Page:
There’s clearly an opportunity to go deeper than product-level ‘integration,’ however. In a blog post, Symantec VP Brian Dye raised an issue that we have been seeing for a while, especially among some of our larger end-user clients. In the post, Brian discusses the fundamental contention that all of us – from individuals to corporations to governments — face around information governance — striking the right balance between control of information and freedom of information.
Software has emerged to help us manage this contention, most typically through data loss prevention (DLP) tools – to control what data does and doesn’t leave the organization — and eDiscovery and records management tools, to control what data is retained, and for how long. Brian noted that there is an opportunity to do much more here by linking the two sides of what is in many ways the same coin, for example by sharing the classification schemes used to define and manage critical and confidential information.
This is an idea that we have discussed at length internally, with some of our larger end-user clients, and with a good few security and IM vendors. Notably, many vendors responded by telling us that, though a good idea in principle, in reality organizations are too siloed to get value from such capabilities; DLP is owned and operated by the security team, while eDiscovery is managed by legal, records management and technology teams. While some of the end-users we have discussed this with are certainly siloed to a point, they are also working to address this issue by developing a more collaborative approach, establishing cross-functional teams, and so on.
A cynic would point out that some self interest might be at play here too from a vendor perspective; why sell one integrated product to a company when you can sell them essentially the same technology twice. But of course, we’re not the remotest bit cynical (!) There is also the reality that at most large vendors, product portfolios have been put together at least in part by acquisitions. Security and e-discovery products may be sold separately because they are, in fact, separate products with little to no integration in terms of products or sales organizations. And vendors may not yet be motivated to do the hard integration work (technically, organizationally), if they are not seeing consistent enough demand from consolidated buying teams at large organizations.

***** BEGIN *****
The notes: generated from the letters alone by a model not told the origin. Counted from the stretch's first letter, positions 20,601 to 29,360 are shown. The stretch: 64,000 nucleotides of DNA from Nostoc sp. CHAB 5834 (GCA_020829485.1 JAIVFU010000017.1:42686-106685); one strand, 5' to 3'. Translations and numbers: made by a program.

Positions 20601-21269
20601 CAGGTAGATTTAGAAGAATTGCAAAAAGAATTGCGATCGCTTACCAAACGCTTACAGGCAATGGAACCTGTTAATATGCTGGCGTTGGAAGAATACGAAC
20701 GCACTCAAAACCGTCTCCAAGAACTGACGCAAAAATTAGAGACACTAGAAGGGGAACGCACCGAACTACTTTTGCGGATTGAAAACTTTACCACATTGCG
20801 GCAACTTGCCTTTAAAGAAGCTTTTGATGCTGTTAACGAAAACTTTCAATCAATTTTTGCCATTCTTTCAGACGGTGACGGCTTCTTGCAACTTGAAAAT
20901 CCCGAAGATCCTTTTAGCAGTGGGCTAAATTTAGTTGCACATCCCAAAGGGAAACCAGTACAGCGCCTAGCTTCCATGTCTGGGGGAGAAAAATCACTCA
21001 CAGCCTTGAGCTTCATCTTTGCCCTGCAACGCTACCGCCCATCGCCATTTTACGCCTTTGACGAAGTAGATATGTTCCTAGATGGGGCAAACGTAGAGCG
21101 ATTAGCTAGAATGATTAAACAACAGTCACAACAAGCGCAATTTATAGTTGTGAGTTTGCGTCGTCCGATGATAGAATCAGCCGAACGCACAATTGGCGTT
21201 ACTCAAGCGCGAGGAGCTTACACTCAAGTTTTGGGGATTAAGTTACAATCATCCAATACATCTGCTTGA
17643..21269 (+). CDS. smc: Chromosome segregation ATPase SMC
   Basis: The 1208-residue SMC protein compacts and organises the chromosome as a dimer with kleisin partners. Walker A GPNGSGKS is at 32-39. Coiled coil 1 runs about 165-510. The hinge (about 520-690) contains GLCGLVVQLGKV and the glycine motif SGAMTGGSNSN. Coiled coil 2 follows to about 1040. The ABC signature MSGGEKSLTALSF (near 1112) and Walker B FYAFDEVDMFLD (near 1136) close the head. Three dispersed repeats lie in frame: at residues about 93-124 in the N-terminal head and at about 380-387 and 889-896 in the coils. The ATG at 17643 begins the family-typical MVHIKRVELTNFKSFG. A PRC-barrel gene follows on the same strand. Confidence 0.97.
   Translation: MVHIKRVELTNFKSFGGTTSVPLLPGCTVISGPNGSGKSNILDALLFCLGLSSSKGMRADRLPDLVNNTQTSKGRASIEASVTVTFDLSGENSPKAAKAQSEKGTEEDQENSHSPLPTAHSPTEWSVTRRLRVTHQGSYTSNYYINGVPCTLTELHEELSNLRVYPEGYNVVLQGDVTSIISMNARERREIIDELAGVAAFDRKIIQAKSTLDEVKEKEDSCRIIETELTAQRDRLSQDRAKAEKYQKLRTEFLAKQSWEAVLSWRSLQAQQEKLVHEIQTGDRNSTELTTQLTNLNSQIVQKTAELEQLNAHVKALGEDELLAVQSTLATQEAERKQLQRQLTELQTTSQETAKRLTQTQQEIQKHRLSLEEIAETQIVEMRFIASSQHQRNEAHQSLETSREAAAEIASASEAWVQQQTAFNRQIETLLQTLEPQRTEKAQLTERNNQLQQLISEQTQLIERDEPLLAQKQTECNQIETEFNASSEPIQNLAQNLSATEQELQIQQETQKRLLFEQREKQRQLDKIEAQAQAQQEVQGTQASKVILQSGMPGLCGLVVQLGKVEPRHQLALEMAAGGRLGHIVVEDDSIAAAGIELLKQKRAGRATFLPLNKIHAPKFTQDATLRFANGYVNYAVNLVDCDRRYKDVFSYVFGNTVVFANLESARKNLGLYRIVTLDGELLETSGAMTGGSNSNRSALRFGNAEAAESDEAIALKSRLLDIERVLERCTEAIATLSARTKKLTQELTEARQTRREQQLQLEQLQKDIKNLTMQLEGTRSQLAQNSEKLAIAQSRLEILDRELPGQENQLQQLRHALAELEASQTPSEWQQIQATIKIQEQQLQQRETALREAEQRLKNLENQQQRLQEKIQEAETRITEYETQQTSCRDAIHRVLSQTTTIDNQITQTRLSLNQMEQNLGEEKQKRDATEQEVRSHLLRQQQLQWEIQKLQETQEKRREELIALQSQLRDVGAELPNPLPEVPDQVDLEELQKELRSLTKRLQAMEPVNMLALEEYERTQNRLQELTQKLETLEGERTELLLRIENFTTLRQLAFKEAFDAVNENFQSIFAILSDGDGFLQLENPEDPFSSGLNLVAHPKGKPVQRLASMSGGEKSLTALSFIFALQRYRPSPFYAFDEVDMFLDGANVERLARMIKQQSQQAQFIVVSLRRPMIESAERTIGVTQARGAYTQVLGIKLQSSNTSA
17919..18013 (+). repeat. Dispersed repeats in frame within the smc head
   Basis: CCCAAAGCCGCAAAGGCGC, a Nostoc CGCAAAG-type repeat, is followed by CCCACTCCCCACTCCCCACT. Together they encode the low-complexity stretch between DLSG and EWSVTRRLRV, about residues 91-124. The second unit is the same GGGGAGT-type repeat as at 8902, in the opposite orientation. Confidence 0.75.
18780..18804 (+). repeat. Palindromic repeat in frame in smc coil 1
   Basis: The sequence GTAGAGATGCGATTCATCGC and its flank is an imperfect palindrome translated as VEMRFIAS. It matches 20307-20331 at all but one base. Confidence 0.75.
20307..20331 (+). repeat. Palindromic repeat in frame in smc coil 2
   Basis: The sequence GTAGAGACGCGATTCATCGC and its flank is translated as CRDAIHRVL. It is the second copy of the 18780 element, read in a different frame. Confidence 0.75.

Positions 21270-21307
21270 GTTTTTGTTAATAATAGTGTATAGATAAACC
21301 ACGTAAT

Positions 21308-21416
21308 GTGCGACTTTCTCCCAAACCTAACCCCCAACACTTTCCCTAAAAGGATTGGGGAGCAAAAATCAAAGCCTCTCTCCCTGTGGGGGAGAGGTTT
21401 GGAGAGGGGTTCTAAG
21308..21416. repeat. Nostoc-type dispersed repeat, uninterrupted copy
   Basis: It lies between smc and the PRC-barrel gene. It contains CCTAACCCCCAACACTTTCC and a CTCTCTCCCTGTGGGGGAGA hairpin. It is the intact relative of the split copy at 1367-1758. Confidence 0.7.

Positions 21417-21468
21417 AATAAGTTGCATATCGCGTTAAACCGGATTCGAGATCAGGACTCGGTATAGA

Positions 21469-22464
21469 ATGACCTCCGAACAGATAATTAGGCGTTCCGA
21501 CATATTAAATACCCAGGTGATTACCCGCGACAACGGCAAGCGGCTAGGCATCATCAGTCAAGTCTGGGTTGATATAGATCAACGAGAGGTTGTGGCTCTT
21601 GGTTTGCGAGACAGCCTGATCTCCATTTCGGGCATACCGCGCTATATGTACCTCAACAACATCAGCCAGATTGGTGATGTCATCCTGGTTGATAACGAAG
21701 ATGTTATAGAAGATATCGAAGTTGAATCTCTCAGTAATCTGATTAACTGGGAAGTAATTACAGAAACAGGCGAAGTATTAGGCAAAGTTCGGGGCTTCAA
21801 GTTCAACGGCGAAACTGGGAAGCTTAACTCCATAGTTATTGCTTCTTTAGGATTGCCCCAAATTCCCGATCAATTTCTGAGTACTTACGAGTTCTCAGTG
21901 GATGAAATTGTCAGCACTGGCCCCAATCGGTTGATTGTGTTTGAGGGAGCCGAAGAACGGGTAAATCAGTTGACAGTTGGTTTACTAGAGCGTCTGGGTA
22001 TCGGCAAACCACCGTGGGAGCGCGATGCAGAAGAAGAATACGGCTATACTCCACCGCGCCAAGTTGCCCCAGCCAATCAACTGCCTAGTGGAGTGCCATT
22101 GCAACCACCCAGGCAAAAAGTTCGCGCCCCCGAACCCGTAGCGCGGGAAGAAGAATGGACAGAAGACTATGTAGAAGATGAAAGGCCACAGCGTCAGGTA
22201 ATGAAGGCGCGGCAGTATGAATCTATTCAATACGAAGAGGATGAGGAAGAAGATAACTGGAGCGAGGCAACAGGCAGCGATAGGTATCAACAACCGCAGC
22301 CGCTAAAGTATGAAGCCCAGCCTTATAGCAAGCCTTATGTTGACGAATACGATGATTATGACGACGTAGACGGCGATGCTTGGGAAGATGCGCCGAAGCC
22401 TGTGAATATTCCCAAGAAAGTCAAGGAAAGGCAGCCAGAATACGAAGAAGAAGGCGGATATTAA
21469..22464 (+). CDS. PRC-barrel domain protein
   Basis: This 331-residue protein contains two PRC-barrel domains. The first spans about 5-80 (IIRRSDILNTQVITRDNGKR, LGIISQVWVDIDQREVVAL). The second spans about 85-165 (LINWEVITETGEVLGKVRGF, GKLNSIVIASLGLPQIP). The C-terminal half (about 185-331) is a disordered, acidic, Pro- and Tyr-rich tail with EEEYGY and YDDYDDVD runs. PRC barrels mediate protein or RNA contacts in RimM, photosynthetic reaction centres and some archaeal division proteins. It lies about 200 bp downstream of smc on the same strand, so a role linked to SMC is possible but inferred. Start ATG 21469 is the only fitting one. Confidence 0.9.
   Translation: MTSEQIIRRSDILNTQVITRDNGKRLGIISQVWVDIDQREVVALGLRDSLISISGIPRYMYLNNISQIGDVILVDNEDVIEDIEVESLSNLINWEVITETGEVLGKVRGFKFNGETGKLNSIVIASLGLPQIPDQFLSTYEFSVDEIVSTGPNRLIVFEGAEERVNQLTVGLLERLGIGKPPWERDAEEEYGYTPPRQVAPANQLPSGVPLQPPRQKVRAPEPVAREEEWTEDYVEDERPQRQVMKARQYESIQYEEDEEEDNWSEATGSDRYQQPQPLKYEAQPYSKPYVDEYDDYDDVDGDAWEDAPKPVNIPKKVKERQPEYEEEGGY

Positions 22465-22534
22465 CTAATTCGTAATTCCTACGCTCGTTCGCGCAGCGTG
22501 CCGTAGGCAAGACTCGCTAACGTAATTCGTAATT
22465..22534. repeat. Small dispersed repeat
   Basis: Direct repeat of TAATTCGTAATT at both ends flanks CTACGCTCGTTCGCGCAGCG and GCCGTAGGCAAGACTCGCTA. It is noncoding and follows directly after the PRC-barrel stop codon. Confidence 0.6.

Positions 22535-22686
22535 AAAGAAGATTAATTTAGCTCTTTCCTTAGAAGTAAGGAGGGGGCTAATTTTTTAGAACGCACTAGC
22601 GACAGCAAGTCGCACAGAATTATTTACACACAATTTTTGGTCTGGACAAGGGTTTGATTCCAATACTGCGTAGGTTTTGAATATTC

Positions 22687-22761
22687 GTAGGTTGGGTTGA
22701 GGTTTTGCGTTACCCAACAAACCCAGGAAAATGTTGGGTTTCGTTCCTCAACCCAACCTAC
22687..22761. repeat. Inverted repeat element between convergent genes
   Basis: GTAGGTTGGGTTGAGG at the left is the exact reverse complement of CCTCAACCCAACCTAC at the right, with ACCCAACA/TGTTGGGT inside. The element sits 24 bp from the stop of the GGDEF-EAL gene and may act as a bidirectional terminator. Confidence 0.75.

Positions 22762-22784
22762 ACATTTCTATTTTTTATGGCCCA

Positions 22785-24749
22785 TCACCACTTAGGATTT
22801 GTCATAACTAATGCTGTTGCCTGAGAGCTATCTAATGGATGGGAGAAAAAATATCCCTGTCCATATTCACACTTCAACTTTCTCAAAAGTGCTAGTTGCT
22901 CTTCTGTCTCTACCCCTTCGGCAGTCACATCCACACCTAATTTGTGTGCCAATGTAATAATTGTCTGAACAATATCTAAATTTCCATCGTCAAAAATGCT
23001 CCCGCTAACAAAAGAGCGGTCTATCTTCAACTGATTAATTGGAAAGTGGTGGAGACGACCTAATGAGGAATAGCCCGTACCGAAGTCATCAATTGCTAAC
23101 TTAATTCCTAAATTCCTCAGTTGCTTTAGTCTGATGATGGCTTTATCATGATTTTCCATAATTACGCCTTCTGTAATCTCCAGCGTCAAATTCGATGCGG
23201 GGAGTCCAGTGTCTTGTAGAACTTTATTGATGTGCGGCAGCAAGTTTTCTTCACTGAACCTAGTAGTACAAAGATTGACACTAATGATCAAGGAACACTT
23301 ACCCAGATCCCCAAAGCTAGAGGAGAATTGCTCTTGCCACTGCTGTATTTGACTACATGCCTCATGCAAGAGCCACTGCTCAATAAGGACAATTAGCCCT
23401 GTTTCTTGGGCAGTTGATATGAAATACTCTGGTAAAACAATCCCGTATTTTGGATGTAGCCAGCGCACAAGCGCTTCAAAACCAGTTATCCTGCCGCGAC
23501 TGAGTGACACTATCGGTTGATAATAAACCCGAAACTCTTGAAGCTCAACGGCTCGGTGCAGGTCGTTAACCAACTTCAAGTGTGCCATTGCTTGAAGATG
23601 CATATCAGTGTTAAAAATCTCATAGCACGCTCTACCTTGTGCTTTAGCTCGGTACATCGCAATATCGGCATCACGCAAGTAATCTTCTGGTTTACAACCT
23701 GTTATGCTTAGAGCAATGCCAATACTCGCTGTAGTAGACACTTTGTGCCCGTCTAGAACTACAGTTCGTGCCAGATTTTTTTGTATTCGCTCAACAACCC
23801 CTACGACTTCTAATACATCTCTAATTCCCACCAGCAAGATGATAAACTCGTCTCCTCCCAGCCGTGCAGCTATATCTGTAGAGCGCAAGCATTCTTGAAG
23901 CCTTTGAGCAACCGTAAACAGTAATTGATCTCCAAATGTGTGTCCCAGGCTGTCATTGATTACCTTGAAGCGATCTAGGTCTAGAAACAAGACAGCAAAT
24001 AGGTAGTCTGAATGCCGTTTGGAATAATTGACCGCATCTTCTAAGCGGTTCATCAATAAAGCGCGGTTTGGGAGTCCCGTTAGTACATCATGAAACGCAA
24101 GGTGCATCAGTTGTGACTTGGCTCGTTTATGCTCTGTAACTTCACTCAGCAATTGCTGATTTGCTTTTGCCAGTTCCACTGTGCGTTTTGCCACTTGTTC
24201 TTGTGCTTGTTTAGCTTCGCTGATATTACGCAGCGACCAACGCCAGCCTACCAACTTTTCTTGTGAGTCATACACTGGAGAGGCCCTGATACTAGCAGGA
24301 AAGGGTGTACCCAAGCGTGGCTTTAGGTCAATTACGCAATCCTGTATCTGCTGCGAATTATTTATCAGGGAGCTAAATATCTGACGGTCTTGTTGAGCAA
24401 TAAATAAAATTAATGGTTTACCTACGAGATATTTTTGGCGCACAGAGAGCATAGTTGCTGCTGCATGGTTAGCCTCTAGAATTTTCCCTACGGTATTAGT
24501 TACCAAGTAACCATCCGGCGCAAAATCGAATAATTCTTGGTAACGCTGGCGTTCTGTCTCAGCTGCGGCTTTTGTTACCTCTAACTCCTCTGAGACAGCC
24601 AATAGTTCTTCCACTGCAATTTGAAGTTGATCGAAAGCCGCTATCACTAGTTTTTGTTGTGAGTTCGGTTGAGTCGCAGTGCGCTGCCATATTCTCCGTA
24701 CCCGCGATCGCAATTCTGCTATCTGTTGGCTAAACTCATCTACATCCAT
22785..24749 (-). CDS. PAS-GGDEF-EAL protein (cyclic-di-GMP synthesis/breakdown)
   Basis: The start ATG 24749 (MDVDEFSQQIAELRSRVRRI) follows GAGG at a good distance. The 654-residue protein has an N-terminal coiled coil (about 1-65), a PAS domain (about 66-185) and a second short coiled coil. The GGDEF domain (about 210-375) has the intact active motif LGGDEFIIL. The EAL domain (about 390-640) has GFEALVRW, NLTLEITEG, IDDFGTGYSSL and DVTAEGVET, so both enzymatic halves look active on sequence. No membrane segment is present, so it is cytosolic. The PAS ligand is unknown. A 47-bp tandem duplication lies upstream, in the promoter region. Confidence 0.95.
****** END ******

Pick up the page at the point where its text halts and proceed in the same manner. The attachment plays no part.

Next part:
Wendy Nather, Research Director of our security practice, notes that such integration is desirable;
- Users don’t WANT to have meta-thoughts about their data; they just want to get their work done, which is why it’s hard to implement a user-driven classification process for DLP or for governance. The alternative is a top-down implementation, and that would work even better with only one ‘top’ — that is, the security and legal teams working from the same integrated page.
However, Wendy also notes that such an approach is itself not without complexity;
- Confidential data can be highly contextual in nature (for example, when data samples get small enough to identify individuals, triggering HIPAA or FERPA); you need advanced analytics on top of your DLP to trigger a re-classification when this happens. Why, you might even call this Data Event Management (DEM).
It’s notable that Symantec is now starting to talk up the notion of a unified, or converged approach to data classification. Of course, it is one of the better-positioned vendors to take advantage here, given its acquisitions in both DLP (Vontu in 2007) and eDiscovery (Clearwell in 2011), while LiveOffice adds some intriguing options for doing some of this in the cloud (especially if merged with its hosted security offerings from MessageLabs).
Nonetheless, we look forward to hearing more from Symantec — and others — about progress here through 2012. Indeed, if you are attending LegalTech in New York in a couple of weeks, then our eDiscovery analyst David Horrigan would love to hear your thoughts. Additionally, senior security analyst Steve Coplan will be taking a longer look at the convergence of data management and security in his upcoming report on “The Identities of Data.”
In other words, this is a topic that we’re expending a fair amount of energy on ourselves; watch this space!